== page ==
“We mapped the local characteristics of the cities in terms of land use composition, building structure, as well as type and amount of vegetation in the urban greenery. Additionally, we estimated the level of environmental pollution (e.g., light and noise pollution). We found that some elements of urban greenery as grass, bush and trees are positively correlated with the number of bird species, while grass and trees, and the presence of water (rivers or urban streams), increased the phylogenetic diversity of avian communities,” says doc. Dr. Federico Morelli, Ph.D., and adds:  “On the opposite, all the main indicators of a high level of urbanization (e.g., building cover, number of building’ floors, pedestrian’s density and level of light pollution) increased the phylogenetic relatedness of species (how much the species in a given assemblage are close related in terms of evolution). Two species are more related if they have a more recent common ancestor. We can associate bird communities characterized by a high phylogenetic relatedness with more homogeneous assemblages, potentially less resilient if facing an ecological stress. Interestingly, the presence of bushes in the gardens and public green areas helped to mitigate this effect on the biotic homogenization.”

Urban green in Prague 6 photo Federico MorelliUrban green in Prague 6, photo Federico Morelli

The main importance of this project is related to the large spatial scale and international scope of the study, as well as the assessment of the impact of different components of urbanization on the taxonomic, functional, and phylogenetic diversity of urban bird assemblages. Specifically, the project considered building density, development of greenery, and environmental pollution including the influence of noise and artificial light at night. The final outcomes (see some examples in the web: may increase the basic knowledge concerning urban bird communities as bioindicator of the environment quality of urban areas, providing new valuable information for ecological and urban planning. We delivered a list of positive and negative effects of different urban characteristics on overall avian diversity, that can help to mitigate the continuous decline on biodiversity, especially marked in urban areas.

Passer domesticus italiae photo Fabio PrusciniPasser domesticus italiae photo Fabio Pruscini

“Finally, our findings suggest that maintaining adequate levels of avian diversity within the urban settlements can increase the potential resilience of urban ecosystems, exposed to the stress provoked by rapid and continuous changes. Last but not least, as highlighted in several previous studies, the conservation of urban biodiversity constitutes also a positive driver of citizens’ wellbeing,” says Morelli.

Federico Morelli photo Yanina BenedettiFederico Morelli, photo Yanina Benedetti

doc. Dr. Federico Morelli, Ph.D.
Community and Ecology Conservation Research Team

CULS – Czech University of Life Sciences

Federico Morelli is a quantitative ecologist, currently working as an associate professor at the Czech University of Life Sciences (Prague, Czech Republic). He has been involved in several European projects modeling the impact of land use and climate change on the spatial distribution of biodiversity. The focus of his research interest is macroecology, species distribution models, urban and road ecology, biodiversity spatial patterns, and bioindicators as a tool for conservation planning.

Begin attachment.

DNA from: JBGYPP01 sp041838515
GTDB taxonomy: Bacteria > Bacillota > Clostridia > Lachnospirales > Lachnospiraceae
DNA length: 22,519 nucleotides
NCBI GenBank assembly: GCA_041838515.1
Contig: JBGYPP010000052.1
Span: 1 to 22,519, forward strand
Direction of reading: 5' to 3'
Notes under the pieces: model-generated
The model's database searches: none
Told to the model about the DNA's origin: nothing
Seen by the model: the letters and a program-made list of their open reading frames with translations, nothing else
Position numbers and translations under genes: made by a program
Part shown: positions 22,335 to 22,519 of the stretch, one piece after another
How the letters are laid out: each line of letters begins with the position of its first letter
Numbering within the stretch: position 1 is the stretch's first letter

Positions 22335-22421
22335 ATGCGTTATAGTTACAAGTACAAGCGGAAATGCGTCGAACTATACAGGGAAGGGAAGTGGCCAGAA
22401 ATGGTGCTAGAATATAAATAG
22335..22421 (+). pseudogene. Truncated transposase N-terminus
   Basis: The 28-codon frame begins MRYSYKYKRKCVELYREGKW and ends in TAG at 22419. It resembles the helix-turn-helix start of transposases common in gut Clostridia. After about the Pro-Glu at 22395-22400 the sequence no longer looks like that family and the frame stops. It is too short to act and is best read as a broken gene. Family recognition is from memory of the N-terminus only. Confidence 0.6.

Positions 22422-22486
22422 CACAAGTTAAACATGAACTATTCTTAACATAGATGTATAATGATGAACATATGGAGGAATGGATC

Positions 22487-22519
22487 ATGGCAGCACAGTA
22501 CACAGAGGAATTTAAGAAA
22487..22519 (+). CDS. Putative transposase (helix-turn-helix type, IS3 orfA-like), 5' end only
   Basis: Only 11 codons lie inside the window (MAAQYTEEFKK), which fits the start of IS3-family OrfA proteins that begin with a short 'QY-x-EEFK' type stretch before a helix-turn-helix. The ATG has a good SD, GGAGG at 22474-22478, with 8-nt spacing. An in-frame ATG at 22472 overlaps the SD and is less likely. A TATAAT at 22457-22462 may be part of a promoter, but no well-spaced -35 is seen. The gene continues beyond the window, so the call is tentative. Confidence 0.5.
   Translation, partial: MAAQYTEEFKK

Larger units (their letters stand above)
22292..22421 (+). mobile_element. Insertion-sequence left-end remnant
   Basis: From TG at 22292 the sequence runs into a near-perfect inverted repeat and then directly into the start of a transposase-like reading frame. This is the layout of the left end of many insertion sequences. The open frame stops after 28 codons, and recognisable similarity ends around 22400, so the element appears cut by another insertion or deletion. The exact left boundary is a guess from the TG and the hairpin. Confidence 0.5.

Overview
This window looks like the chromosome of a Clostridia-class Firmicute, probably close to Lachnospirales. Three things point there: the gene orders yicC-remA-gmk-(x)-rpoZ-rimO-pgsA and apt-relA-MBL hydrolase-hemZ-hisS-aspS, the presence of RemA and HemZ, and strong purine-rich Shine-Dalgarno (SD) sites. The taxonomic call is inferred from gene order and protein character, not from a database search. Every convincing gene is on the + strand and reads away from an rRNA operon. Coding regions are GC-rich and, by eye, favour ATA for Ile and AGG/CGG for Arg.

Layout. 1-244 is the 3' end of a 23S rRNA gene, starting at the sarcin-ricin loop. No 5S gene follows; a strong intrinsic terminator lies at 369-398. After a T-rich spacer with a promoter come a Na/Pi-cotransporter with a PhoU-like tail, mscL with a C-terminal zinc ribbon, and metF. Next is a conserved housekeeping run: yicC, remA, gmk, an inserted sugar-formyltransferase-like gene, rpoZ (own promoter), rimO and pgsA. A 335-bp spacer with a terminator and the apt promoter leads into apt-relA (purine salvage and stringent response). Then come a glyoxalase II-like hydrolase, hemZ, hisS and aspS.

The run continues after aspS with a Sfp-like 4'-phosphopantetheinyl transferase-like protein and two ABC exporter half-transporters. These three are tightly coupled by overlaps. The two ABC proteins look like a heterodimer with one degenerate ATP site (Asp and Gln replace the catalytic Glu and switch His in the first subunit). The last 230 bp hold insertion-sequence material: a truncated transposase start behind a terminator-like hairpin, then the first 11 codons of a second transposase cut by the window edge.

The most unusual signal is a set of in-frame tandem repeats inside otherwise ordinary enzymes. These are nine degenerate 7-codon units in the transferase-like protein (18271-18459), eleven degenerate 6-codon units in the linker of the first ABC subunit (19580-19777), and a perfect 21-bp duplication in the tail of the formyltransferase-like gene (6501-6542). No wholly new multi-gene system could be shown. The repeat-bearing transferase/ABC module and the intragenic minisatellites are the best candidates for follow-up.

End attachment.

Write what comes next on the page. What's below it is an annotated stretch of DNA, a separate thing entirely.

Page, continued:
Text: CULS
Featured image: Urban development – La Defense, Paris, France, photo Federico Morelli

Unique Opportunity for Czech Scientists to Work Together with U.S. Colleagues

The Czech Science Foundation has succeeded in signing a prestigious cooperation agreement with the National Science Foundation (NSF) government agency of the United States. This is the largest-scale scientific cooperation between the two countries ever. Czech and U.S. scientists will receive funding from both agencies to jointly explore areas such as artificial intelligence, nanotechnology, or plasma.

“Reaching an agreement with the United States is a tremendous success because the NSF is highly selective in its choice of partner agencies. This agreement will make it possible for Czech scientists to work with universities such as Harvard, Stanford, and other research institutions recognised globally,” says Prof. RNDr. Jaroslav Koča, DrSc., President of the Czech Science Foundation.

“It took approximately two years to help establish this cooperation between the Czech Science Foundation and the NSF. It is the largest-scale scientific cooperation between the Czech Republic and the United States ever agreed upon,” says His Excellency, Mr. Hynek Kmoníček, Czech Ambassador to the United States.

This cooperation will help fund basic research projects which have a high application potential at present — artificial intelligence and nanotechnology. Project proposals are also welcome in the areas of plasma, astronomy, astrophysics, and certain humanities.

Calls for project proposals will be made this year already. The agencies will share the costs of individual projects — the Czech Science Foundation will cover the costs of the Czech part of the project, and the NSF will finance the U.S. part.

About the Czech Science Foundation

As the only institution in the Czech Republic, the Czech Science Foundation provides targeted aid using public funds to basic research projects only — the volume of funding was approx. CZK 4.2 billion (U.S.$ 195 million). Through its grants, the Foundation funds scientific projects carried out by seasoned scientists and teams as well as young scientists in their early careers. Each year, the Foundation funds hundreds of scientific projects on the basis of a multi-stage, transparent selection process.

About the National Science Foundation

Established in 1950, the National Science Foundation is an independent agency of the U.S. government responsible for the support of basic research. In 2021, it manages a budget of U.S.$ 8.5 billion, and its grants cover approx. 25% of basic research at U.S. universities. The NSA funds approx. 11,000 projects a year through highly prestigious calls for competitive proposals.  Funding from the NSF gave birth to a number of revolutionary technologies of their time. Throughout its existence, the NSA has funded 236 scientists who would later become Nobel Prize winners.